Aashna Shroff, Personal Finance expert at money.co.uk, comments:

"If you booked a flight or a holiday with British Airways between June and September 2018, your personal information, including your credit or debit card details, may have been compromised. This hack is said to have affected approximately half a million customers and, just because it happened a year ago, doesn't mean that the danger for consumers is over.

"I can't stress enough how important it is to change your passwords if you've been affected by the breach. It is also vital that you remain vigilant and watch your accounts for unusual activity because the fraudsters might sit on your information for a while before acting on it.

"Unfortunately, it seems that these kinds of hacks are becoming increasingly frequent. Fraudsters consistently seem to be a step ahead, so the onus really needs to be on businesses and financial institutions to ensure that they have the systems in place to inform consumers quickly so that they can take the necessary steps to protect their accounts.

"I think we need some radical new thinking when it comes to cyber security, because we have to find a way to prevent these breaches, not just fine companies after the fact."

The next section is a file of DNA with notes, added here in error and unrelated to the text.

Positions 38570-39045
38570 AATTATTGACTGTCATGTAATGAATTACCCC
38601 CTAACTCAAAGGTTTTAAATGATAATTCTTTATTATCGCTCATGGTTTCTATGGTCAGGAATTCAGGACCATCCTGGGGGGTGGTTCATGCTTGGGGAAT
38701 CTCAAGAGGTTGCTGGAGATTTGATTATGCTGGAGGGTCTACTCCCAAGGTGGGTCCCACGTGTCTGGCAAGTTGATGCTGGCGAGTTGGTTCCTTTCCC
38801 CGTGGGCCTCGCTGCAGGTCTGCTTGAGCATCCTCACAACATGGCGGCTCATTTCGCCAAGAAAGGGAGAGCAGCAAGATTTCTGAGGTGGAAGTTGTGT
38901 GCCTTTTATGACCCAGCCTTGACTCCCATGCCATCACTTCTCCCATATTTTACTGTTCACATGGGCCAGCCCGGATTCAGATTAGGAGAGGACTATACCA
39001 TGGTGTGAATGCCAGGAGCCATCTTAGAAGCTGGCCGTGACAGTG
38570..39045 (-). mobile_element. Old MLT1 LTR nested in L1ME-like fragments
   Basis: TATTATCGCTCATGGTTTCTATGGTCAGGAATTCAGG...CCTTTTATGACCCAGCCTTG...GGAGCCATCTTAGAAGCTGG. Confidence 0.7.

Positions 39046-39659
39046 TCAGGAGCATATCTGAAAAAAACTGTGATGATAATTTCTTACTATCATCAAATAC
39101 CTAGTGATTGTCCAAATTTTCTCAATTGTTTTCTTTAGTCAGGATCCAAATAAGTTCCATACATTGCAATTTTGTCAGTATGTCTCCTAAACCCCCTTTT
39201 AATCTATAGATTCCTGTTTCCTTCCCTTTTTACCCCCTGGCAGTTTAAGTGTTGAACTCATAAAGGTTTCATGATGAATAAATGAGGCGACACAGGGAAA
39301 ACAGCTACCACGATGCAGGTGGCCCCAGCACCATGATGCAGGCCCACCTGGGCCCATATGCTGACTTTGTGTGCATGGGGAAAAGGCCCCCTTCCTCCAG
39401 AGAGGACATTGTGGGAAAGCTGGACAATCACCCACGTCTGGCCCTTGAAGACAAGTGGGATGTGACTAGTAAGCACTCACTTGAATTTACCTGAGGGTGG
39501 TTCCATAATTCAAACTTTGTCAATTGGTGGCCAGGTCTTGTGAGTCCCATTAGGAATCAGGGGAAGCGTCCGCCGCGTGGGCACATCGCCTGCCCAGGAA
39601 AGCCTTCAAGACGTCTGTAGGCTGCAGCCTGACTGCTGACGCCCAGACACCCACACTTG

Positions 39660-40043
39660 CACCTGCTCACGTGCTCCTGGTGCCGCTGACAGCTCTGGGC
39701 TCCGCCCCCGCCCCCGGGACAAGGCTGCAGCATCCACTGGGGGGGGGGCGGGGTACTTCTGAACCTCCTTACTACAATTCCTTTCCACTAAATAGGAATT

Advice on changing your password

  • Hackers usually try to steal your email address and password, because people often use the same combination for several accounts.

  • Change your passwords to something that is ten to twenty characters long, and that includes upper and lower case letters, numbers and symbols. This reduces your chances of being hacked.

  • Your password should be memorable, but unique, and you should avoid using anything that can be easily linked to you - such as birthdays, addresses, or names.

  • You should also avoid using the same password for more than one account, and set new passwords for every online account you use to stay safe.

Notes to Editors:
ICO statement: Intention to fine British Airways 183.39m under GDPR for data breach